'Save Ganga' handed over to corporates: masterstroke or disaster?
The unholy mess
- The Ganga is 2,525 kilometres long, and is pristine only for its first 14 kms
- In total, 118 cities and towns dump 3,636 million litres of sewage in the river each day
The stinking reality
- Only one-third of the waste is treated before being discharged into the river
- Now, the government wants to bring private players into sewage treatment
More in the story
- How private companies can make a profit by treating sewage
- Is privatisation the answer to the Ganga\'s problem?
That the Ganga is polluted is not news. The 2,525 kilometre-long river is known to be pristine only in its first 14 km, after which cities, industries and dams turn it into a stinking mess.
Of these, urban sewage is the biggest polluter. In total, 118 cities and towns dump 3,636 million litres of sewage in the river each day, of which barely one-third is treated.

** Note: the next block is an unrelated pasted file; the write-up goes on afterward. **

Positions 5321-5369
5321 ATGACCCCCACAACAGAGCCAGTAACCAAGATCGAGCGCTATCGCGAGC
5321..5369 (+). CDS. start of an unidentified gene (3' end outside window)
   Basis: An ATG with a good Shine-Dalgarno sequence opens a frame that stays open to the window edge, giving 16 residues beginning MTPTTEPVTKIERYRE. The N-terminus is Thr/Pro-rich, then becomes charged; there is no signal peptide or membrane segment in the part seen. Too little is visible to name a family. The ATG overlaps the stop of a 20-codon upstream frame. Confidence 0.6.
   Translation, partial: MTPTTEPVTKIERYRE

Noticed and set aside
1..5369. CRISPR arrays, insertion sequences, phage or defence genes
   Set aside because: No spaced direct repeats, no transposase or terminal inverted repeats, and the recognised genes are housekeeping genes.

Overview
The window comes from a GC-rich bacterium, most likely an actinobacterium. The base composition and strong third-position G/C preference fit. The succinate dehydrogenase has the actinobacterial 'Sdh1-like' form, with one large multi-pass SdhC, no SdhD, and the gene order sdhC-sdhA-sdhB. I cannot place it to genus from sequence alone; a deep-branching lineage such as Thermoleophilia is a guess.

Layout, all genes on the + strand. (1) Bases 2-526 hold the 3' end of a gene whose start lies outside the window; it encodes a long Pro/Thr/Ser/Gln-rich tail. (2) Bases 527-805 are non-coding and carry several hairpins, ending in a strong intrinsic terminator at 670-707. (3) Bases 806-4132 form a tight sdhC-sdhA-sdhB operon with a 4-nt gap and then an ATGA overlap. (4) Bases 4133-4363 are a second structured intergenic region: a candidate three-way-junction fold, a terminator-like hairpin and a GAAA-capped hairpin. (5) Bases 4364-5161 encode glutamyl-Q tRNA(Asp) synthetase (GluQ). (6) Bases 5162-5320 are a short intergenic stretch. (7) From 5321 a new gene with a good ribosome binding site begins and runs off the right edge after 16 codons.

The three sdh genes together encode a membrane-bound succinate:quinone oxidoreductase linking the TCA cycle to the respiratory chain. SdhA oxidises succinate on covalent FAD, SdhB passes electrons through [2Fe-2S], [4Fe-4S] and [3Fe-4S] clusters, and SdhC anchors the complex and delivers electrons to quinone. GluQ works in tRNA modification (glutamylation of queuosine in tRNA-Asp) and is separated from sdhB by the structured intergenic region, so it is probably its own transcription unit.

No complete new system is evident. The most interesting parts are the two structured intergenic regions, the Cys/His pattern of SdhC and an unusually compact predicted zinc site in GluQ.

Now, the Narendra Modi government plans to bring in private companies, such as Tata and L&T, to take up sewage treatment, according to reports.
This is an unprecedented step. In the history of action against Ganga pollution, there has never been a plan to privatise sewage treatment. Will it be a masterstroke or a recipe for disaster?
Why it matters to you
- Over 72 million people depend on the Ganga. Even if you're not one of them, rivers across the country face similar challenges caused by pollution. The success or failure in saving the holy river would shape the policy for these rivers.